During his final state of the union address, President Barack Obama put the opioid and heroin epidemic front and center for the nation to hear.
"Helping people who are battling prescription abuse and heroin abuse."
President Obama said the number of deadly overdoses from those drugs has almost quadrupled in the past 17 years.
On Wednesday the White House discussed the urgent need for Congress to address the crisis-- pledging $1.1 billion in treatment funding. Congress is close to passing the bill which could be the last one President Obama signs into law.
"From day one, this administration has based its national drug policy on the fact that this is a public health issue and that substance abuse issues are not moral failings. And it's something we can't arrest and incarcerate our way out of," said Michael Botticelli, Director of National Drug Control Policy.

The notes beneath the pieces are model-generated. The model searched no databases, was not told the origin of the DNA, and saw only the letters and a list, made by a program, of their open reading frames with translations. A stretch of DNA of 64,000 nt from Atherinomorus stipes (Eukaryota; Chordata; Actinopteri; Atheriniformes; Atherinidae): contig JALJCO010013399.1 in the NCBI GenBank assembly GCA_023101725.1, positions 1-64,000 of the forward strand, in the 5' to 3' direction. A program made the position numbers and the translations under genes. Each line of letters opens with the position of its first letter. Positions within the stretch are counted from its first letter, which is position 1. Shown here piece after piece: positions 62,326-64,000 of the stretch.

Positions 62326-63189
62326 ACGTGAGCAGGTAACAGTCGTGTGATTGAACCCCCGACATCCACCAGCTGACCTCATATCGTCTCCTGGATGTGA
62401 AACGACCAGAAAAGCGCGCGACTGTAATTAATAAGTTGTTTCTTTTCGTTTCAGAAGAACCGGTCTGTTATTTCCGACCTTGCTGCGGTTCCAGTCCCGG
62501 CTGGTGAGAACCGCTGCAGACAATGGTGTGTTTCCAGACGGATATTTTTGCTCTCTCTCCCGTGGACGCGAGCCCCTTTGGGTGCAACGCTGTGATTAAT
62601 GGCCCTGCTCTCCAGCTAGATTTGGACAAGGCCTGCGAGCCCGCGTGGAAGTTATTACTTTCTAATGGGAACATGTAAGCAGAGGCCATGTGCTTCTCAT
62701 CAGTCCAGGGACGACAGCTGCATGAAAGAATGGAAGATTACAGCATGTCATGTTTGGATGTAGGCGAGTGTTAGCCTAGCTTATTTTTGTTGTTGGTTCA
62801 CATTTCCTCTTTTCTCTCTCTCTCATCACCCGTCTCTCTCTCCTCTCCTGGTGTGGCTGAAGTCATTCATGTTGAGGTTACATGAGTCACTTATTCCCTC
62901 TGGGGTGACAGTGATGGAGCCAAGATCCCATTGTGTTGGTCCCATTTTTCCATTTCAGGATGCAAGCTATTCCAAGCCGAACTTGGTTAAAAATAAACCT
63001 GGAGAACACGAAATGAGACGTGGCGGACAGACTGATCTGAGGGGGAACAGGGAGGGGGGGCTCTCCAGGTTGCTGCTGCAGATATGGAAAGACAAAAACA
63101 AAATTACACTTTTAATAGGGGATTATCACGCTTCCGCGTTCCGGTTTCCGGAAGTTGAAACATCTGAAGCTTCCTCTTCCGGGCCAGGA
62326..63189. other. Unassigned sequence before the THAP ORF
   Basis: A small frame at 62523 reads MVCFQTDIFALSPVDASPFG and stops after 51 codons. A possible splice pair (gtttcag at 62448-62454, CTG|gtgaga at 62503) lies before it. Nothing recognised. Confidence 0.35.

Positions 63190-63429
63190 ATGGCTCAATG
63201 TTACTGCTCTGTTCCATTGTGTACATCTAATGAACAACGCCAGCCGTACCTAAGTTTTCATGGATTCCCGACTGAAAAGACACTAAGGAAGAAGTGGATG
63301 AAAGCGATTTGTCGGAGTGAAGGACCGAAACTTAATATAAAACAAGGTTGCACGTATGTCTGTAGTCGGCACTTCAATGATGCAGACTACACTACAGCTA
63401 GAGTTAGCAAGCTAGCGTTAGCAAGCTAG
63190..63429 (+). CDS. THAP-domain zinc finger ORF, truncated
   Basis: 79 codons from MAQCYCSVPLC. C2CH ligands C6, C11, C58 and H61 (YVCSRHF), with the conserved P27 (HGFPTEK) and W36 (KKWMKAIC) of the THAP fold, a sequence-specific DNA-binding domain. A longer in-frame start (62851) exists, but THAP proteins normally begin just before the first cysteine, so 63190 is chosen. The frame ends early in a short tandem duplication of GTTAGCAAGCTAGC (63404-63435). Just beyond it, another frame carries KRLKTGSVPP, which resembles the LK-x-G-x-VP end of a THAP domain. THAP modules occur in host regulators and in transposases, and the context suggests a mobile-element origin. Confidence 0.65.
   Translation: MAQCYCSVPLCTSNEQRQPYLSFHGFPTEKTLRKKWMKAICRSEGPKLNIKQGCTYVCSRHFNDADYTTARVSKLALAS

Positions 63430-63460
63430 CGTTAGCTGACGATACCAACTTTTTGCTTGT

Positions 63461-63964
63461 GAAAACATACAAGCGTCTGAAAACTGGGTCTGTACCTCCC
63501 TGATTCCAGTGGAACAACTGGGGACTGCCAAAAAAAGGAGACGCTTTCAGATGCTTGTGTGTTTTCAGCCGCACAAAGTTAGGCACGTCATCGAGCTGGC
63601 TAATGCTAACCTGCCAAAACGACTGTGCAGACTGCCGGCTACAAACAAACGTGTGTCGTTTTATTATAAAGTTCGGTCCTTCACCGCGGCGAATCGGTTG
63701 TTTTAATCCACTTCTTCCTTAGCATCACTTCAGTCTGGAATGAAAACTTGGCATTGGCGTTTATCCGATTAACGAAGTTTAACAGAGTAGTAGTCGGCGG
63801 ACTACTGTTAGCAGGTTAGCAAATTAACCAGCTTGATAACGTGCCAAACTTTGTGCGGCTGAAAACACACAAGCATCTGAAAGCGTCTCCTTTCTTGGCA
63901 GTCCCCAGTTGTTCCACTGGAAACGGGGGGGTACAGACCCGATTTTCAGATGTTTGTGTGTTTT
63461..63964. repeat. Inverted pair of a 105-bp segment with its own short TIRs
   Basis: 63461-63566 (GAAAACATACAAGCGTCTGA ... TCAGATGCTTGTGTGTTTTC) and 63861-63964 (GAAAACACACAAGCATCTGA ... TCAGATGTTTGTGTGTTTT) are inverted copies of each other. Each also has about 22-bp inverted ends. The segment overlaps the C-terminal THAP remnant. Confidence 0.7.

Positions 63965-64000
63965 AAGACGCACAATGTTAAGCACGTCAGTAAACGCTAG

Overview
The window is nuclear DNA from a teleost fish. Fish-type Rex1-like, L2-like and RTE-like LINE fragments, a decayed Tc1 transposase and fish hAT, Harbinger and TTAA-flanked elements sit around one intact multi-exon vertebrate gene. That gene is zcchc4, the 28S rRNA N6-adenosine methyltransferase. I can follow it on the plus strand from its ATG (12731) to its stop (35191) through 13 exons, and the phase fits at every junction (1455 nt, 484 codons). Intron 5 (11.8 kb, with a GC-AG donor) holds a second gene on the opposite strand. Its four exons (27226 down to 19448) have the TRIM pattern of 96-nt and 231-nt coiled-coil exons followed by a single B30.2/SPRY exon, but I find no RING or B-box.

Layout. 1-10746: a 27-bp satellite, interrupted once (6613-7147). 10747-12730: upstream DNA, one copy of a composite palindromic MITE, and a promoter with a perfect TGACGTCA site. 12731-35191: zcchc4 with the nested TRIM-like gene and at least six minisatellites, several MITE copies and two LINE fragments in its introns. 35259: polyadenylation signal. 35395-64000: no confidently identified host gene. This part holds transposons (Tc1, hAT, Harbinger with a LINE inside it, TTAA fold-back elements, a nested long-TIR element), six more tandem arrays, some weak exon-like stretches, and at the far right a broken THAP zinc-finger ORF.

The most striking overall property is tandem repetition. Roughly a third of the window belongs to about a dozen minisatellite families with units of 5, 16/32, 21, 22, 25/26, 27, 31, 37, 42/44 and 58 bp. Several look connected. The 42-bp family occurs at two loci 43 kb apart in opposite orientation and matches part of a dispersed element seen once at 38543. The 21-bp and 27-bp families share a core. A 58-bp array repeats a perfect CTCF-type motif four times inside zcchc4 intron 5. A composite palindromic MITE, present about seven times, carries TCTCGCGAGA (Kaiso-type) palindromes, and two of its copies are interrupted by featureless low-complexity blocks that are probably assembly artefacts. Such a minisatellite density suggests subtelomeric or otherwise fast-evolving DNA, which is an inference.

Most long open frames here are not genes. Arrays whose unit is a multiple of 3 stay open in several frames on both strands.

The one billion dollars would go to states to be divvied up between counties.
Local treatment facilities like West Care of Fresno said the new money would help with the influx of patients. In many cases, there is a three or four-month waiting list just to get into a program
"When somebody needs treatment and to have them sitting out there in the community for that long is really a shame. So the funding could really help and not just West Care, but all the programs and the people seeking treatment," said Shawn Jenkins, West Care Senior VP.
Prescription drug and heroin abuse has been on the rise in recent years. The Central Valley is not alone in overdose cases but a billion dollars could go a long way in reversing that trend.
"We'll take any funding that we can get to help the clients in need, but really we just need access for anyone with a drug or alcohol problem," said Jenkins.
Obama administration lays out plan to reverse the drug overdose epidemic
U.S. & WORLD
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